Wednesday, April 16, 2014

Woodland Stick Puppets

The stick puppets are printed from original pastel illustrations. I always find that using a puppet or any kind of prop is a great way for children to open up to telling stories. They seem to feel less self conscious when they are holding something. Plus, in the case of puppets, you have given them an automatic place to start the dialogue and children relate so readily to animals. They are available here.

Monday, April 7, 2014

Nature Gelatin Prints


Printmaking is a process of creating an image on one surface, called the plate, and transferring that image to paper or cloth. With gelatin prints the artist starts in the kitchen and makes a plate from gelatin and water. Gelatin is the stuff that gives gummy candies and marshmallows their chewy texture. It’s sold in little orange and white boxes at the supermarket and can be found in the aisle with the jello. Once the powdery gelatin has been mixed with water and chilled in the fridge (simple directions below) you will have a slightly rubbery surface that responds well to printing with textures that you can find outside.



Ingredients to Make a Gelatin Plate


6 tablespoons gelatin powder (6 packets, boxes generally have 4 packets per box)


1 1/2 cup cold water


1 1/2 cup hot water, almost boiling


9x12 inch shallow baking pan


Pour the cold water into the baking pan. Sprinkle gelatin into the pan. Mix until blended. Slowly add hot water while stirring continuously until all the gelatin has dissolved. Try to remove bubbles that may have collected on the surface by blotting with a paper towel. Place in the fridge for about 30 minutes or until the gelatin has set. You can remove the gelatin from the pan the same way that you would brownies. Just slice it into pieces and remove them with a spatula. Keep in mind that the size of your finished prints will be the same size as you slices of gelatin. You can begin printing immediately, or you can store your gelatin plates for up to ten days in the fridge.


Art Supplies for Printing


1. Drop cloth or newspapers to protect work surface


2. Water soluble printing ink or acrylic paint (available at most craft stores)


3. Large soft bristle brush, kitchen sponge or foam roller


4. A variety of natural objects such as leaves, shells, flowers, weeds, vegetables, fruit, feathers, bark.......


5. White drawing paper


6. A stack of newspaper torn into small sheets or scrap paper for blotting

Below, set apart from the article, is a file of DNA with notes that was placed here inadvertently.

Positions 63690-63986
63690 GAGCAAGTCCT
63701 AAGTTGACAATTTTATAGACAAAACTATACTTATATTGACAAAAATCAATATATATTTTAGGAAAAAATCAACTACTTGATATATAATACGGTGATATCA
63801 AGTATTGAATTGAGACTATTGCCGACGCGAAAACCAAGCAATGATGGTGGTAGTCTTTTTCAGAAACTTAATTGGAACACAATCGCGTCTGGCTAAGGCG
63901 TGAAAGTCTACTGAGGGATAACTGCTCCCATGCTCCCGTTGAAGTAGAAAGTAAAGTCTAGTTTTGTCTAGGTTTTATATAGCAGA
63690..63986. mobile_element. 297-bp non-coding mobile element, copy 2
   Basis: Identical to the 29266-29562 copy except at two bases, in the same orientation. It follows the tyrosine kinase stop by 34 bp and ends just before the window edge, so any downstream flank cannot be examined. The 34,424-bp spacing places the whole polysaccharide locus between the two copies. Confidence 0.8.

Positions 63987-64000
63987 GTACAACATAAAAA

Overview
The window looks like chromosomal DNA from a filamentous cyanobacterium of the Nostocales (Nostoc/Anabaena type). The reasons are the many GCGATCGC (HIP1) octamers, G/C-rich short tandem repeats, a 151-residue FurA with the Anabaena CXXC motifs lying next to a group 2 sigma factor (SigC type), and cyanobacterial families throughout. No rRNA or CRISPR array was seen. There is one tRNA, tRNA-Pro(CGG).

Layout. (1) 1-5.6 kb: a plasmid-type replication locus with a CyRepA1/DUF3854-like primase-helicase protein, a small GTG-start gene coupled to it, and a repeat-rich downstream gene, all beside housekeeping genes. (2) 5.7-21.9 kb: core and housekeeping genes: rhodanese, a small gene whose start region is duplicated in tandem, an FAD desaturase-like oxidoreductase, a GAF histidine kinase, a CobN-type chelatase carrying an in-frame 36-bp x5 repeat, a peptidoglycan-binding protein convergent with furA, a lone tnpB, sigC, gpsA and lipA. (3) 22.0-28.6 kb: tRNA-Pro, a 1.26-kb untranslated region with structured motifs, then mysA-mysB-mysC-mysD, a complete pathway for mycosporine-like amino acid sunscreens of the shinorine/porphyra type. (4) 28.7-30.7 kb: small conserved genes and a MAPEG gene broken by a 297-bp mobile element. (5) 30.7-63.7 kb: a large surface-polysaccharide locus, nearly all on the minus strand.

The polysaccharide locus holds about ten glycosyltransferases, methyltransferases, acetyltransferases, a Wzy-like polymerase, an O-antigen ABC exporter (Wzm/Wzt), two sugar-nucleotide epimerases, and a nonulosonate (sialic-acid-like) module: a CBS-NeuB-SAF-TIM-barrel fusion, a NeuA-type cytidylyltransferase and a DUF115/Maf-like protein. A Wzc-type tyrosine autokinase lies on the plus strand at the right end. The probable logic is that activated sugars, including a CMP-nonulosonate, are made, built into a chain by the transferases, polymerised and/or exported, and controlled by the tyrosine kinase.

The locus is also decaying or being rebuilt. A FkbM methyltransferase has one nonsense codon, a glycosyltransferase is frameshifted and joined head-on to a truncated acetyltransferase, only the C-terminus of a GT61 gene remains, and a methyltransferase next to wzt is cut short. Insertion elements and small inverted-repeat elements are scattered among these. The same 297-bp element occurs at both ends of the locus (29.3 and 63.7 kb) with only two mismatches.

For the best results, the natural objects that you collect should have interesting shapes and textures as well as being somewhat sturdy. A leaf, such as a maple, is a good choice since it has both an interesting shape and the prominent veins print nicely.




Squeeze some paint or ink onto gelatin plate and spread it out with your brush, sponge or brayer. If it looks too thick you can absorb the excess by laying a sheet of scrap paper on top and gently pressing. Press your nature objects into the paint. Pick up object. As long as you can see an impression in the ink, you will be able to make a print. Lay a sheet of white paper on top of gelatin plate and gently press with the palm of your hand. The gelatin plate can be cleaned between prints by pressing a sheet of scrap paper on the surface. Or you can wash it off in cold water in the sink. Make sure you dry it, too.



Have a stack of printing paper and scrap paper cut before you begin. A bit of trial and error is involved and it’s more fun to make many prints.

Thursday, April 3, 2014

Jewel Boxes

Glitter is always appealing for children. This is a simple little project where they can really layer on the sparkle. I had a bit of trouble finding a source for small boxes that would be sturdy enough to handle paint, glitter and glue for a reasonable price. I found these at Papermart. Unfortunately, 100 boxes is the minimum order. If you just need a small quantity, I've seen something comparable at my local craft store.


I applied a small amount of gold acrylic paint to the boxes to add a shiny patina using a small sponge that was barely damp. The tiles in the photo are from Home Depot and come in sheets. It's a reasonable way to purchase them versus buying mosaic tiles from a craft store. I just wish that Home Depot stocked some more vibrant colors. They have a lot of earth tones. The tiles are attached with white glue. The gold and turquoise strips have a peel off backing and come in 12 x 12 inch sheets. The small tubes of glitter glue were a good size for small hands, although I wish I knew of a way to make my own. I've tried Mod Podge and glitter, but it doesn't have the same impact.

Wednesday, April 2, 2014

Easter Bunny Mask

Just added this bunny to my shop. He was a tad difficult to photograph since the card stock is glossy. I finally decided to scan him into the computer.

Monday, March 31, 2014

Three Men in a Tub

I made this prop for the music teacher where I teach art. She's doing a play with the Kindergarten next month about things that come in threes. A little boy will be the baker to fill out this trio. I used two sheets of foam-core that I hinged together with tape along the back. The foam-core is great since it is sturdy and lightweight, but it does not accept a watercolor wash too well. The print vest is a textile design that I painted quite a while ago. I copied it on my printer and pieced it together with a glue stick. The glasses are glitter glue.

Friday, March 14, 2014

Folded Paper Butterfly Template

These paper butterfly ornaments are fun and easy to make. The butterfly is one of my illustrations done in pastels. Just "like" my Facebook, send an email to and I will email you the template and instructions in a pdf! Thanks for visiting!

Wednesday, March 5, 2014

Easter Basket Template

I posted this template to make little Easter baskets at my etsy shop just now. I designed the floral for the outside and the stipe for the interior.